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You know all about Penn State’s high-scoring offense. Now meet the Nittany Lions’ top-10 defense

While Saquon Barkley and Trace McSorley pile up highlights, Penn State’s quietly become elite on the other side of the ball as well. Let’s talk to James Franklin and defensive coordinator Brent Pry.

NCAA Football: Pittsburgh at Penn State
Heisman contender Saquon Barkley and defensive lineman Shareef Miller
Rich Barnes-USA TODAY Sports

Back on National Signing Day 2016, a program 14-12 in its first two seasons under James Franklin had just lost commitments to in-state Pittsburgh and Temple. In between calls to rising junior and senior recruits that afternoon, new defensive coordinator Brent Pry emphasized the long view.

“These guys can be great. We could be on the verge of something. And in 2017, we bring almost everyone back. That could be a fantastic year,” Pry said 19 months ago.

Pry’s optimism, just like any positivity Franklin put out in that time period, was still under the weight of NCAA sanctions. But down the hall, newly hired offensive coordinator Joe Moorhead was working out spring installation of a system meant to improve on the 100th-ranked scoring offense.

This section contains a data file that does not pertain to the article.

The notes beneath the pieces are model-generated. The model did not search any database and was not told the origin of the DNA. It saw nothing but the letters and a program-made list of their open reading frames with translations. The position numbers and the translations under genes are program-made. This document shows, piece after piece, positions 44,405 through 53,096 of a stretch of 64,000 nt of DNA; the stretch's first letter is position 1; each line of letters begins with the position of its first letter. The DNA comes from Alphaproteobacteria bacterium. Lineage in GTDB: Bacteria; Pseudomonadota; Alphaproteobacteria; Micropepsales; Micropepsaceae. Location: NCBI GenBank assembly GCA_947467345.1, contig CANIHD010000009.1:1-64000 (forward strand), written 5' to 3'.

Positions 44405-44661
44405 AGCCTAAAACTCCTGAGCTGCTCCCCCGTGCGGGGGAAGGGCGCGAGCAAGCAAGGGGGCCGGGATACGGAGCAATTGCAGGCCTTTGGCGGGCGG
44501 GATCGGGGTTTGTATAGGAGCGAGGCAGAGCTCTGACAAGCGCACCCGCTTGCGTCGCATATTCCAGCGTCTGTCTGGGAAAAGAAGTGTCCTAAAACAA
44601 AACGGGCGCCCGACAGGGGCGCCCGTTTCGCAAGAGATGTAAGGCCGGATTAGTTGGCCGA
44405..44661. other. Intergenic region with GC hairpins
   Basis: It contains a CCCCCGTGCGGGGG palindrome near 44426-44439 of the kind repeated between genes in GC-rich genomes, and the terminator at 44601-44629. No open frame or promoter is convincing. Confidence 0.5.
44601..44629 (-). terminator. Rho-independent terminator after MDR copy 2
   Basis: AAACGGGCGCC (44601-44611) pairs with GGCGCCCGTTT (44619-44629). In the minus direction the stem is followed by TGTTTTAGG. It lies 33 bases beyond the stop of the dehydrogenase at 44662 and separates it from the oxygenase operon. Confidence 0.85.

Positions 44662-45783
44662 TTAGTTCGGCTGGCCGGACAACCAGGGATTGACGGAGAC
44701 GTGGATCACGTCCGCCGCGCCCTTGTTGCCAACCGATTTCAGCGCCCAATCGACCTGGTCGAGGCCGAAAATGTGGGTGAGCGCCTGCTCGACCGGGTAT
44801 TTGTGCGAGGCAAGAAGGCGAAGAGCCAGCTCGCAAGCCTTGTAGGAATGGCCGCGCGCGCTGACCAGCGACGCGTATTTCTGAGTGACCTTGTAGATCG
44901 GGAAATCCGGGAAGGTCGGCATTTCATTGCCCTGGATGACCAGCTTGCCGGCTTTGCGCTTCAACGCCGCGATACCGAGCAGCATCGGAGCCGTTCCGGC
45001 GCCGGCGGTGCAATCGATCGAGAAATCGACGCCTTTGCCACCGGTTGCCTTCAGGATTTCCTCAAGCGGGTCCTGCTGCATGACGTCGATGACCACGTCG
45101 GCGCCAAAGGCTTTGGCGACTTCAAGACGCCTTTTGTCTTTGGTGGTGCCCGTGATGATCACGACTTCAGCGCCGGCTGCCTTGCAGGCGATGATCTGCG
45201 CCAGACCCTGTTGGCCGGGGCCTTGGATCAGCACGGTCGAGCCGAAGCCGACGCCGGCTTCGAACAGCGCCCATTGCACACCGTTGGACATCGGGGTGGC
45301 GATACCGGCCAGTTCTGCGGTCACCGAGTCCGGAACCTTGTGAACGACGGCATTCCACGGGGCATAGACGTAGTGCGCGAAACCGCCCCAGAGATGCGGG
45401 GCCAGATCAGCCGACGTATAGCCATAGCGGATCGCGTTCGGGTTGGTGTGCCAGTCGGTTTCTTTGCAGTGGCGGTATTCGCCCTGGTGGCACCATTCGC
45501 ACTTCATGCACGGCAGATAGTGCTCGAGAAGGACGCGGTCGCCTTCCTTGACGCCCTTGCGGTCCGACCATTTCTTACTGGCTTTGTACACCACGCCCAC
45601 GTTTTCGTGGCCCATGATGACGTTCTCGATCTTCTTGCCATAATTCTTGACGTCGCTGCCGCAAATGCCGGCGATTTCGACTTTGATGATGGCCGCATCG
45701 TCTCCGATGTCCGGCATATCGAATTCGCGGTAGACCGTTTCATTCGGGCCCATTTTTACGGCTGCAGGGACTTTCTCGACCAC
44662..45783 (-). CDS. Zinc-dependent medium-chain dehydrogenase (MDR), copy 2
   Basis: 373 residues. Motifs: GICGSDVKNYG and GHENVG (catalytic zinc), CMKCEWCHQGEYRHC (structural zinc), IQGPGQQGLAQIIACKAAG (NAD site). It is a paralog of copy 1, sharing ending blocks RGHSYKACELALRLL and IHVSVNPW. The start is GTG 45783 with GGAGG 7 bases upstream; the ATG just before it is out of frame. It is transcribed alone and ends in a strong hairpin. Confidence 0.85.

Moorhead’s offense would explode in 2016, while Pry’s defense was much quieter in its ascent after losses to Pitt and Michigan, perhaps until that 42-10 embarrassment at Ann Arbor was repaid in 2017.

By now, any long view of Penn State is all but forbidden.

Franklin’s ruthless, week-by-week mentality once helped marginalize PSU’s outsized problems. Now it’s a mute button for positive distractions.

This created a classic Franklin moment on Saturday, when Ohio State fans saw Franklin being asked about the Buckeyes in a postgame interview by ESPN, then feigning ignorance about Penn State’s schedule.

“I wasn’t slighting anyone. People were going crazy about that, but how could you not respect Ohio State and what Urban Meyer has done? One of the things we truly believe in is staying present. Can we just stay present for a second? God forbid we can celebrate this victory?” Franklin said on Wednesday.

“To be totally honest, I don’t know the whole schedule right now. I don’t. You get so consumed in your preparation that you don’t want to waste a second,” Pry said this week.

Pry has also avoided recognizing any stats outlining just how successful his unit has been. That’s a lot to ignore: No. 1 in scoring defense (9.6 points per game), third in yards per play (3.98), fifth in opponent red zone touchdowns, and ninth in opponent-adjusted Defensive S&P+. Just ask my colleague Bill Connelly:

“The fact that they’re good at pretty much all of them tells the tale. They’re 10th in success rate, eighth in explosiveness, 11th in finishing drives, best in field position ...”

“I don’t know. I don’t look,” Pry said. “I don’t belabor the bad and I don’t belabor the good. That’s how I try to present that to the unit. It’s the same way in our defensive staff room. I can only see what’s on that film, what we’re not doing well or what we’re not doing well enough, or if there’s a strength, how we do more of that thing.